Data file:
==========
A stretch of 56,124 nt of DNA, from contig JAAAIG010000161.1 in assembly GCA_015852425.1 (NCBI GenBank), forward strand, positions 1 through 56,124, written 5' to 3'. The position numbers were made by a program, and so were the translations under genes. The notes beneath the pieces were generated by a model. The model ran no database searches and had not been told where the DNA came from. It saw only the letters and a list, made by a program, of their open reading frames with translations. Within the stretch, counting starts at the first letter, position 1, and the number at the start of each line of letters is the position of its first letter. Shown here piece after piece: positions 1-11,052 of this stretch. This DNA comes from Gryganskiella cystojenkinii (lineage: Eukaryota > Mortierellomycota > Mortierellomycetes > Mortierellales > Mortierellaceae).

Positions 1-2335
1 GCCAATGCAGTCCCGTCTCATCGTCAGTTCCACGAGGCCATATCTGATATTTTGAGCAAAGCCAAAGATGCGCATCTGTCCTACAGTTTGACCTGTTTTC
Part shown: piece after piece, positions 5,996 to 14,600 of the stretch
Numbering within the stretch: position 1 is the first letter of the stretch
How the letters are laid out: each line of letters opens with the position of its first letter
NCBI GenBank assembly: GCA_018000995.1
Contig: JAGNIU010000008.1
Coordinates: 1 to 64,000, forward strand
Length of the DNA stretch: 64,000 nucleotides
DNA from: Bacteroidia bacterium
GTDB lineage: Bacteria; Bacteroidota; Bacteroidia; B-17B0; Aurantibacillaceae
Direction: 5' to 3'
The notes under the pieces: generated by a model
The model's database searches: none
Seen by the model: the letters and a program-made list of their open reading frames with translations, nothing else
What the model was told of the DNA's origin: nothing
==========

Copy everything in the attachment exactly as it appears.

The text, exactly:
A stretch of 56,124 nt of DNA, from contig JAAAIG010000161.1 in assembly GCA_015852425.1 (NCBI GenBank), forward strand, positions 1 through 56,124, written 5' to 3'. The position numbers were made by a program, and so were the translations under genes. The notes beneath the pieces were generated by a model. The model ran no database searches and had not been told where the DNA came from. It saw only the letters and a list, made by a program, of their open reading frames with translations. Within the stretch, counting starts at the first letter, position 1, and the number at the start of each line of letters is the position of its first letter. Shown here piece after piece: positions 1-11,052 of this stretch. This DNA comes from Gryganskiella cystojenkinii (lineage: Eukaryota > Mortierellomycota > Mortierellomycetes > Mortierellales > Mortierellaceae).

Positions 1-2335
1 GCCAATGCAGTCCCGTCTCATCGTCAGTTCCACGAGGCCATATCTGATATTTTGAGCAAAGCCAAAGATGCGCATCTGTCCTACAGTTTGACCTGTTTTC
Part shown: piece after piece, positions 5,996 to 14,600 of the stretch
Numbering within the stretch: position 1 is the first letter of the stretch
How the letters are laid out: each line of letters opens with the position of its first letter
NCBI GenBank assembly: GCA_018000995.1
Contig: JAGNIU010000008.1
Coordinates: 1 to 64,000, forward strand
Length of the DNA stretch: 64,000 nucleotides
DNA from: Bacteroidia bacterium
GTDB lineage: Bacteria; Bacteroidota; Bacteroidia; B-17B0; Aurantibacillaceae
Direction: 5' to 3'
The notes under the pieces: generated by a model
The model's database searches: none
Seen by the model: the letters and a program-made list of their open reading frames with translations, nothing else
What the model was told of the DNA's origin: nothing